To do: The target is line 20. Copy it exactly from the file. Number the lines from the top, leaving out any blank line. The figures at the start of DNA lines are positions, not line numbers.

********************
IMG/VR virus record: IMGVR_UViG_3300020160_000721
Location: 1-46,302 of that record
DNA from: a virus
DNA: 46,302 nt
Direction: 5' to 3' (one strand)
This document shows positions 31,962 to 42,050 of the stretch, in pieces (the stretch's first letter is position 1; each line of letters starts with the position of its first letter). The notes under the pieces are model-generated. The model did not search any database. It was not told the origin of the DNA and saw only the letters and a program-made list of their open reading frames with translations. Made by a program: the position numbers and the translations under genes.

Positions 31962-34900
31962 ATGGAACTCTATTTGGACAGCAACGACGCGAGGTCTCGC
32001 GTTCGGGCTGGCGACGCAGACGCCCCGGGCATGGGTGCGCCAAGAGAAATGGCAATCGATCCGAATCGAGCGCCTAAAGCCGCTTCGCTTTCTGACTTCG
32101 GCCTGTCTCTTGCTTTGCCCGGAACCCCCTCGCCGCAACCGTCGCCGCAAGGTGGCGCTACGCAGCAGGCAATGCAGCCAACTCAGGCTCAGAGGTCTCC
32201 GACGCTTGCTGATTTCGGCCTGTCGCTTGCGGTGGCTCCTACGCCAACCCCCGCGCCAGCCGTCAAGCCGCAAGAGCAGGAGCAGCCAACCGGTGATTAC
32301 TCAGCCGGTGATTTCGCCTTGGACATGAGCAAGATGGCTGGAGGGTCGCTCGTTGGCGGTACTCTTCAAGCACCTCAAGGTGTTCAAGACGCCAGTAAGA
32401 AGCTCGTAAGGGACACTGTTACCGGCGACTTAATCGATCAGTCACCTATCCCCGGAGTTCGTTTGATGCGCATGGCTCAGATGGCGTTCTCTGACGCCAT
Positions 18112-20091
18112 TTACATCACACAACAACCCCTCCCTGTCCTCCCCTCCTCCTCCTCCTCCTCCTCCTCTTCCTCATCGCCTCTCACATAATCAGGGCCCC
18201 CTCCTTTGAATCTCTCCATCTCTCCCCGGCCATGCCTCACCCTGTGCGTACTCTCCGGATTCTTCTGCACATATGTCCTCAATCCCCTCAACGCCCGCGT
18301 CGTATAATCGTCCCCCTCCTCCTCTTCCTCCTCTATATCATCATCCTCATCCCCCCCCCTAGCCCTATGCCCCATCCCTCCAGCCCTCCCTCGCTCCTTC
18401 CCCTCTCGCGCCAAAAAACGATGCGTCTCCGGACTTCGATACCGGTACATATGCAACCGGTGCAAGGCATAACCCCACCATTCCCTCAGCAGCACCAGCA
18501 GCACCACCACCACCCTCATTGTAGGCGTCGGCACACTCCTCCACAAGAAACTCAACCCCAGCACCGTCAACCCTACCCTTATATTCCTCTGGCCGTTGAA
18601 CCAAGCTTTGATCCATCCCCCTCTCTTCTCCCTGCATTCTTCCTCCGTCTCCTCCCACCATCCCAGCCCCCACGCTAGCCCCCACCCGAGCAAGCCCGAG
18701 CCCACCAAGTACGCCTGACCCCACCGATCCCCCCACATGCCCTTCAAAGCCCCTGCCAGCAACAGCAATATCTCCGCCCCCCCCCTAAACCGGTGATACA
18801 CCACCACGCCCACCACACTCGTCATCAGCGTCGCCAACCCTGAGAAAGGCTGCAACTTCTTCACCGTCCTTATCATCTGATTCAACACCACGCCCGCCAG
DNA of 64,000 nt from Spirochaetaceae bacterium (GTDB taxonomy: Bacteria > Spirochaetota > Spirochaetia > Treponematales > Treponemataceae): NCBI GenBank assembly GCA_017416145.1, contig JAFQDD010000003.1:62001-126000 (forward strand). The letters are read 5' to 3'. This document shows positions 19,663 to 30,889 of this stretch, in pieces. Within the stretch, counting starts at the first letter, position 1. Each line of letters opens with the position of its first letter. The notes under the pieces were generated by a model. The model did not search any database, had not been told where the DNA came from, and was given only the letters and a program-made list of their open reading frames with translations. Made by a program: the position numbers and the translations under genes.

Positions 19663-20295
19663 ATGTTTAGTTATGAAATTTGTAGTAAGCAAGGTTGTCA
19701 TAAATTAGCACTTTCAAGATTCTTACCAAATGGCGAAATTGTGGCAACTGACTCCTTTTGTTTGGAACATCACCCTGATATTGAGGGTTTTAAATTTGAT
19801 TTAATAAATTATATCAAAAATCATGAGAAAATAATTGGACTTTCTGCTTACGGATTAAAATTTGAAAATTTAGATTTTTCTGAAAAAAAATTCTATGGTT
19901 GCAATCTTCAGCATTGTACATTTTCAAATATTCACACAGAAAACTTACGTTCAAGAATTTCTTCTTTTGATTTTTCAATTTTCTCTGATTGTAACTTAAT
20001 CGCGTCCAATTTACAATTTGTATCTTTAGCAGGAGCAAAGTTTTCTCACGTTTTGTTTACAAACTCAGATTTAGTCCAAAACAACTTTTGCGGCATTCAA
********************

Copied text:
18601 CCAAGCTTTGATCCATCCCCCTCTCTTCTCCCTGCATTCTTCCTCCGTCTCCTCCCACCATCCCAGCCCCCACGCTAGCCCCCACCCGAGCAAGCCCGAG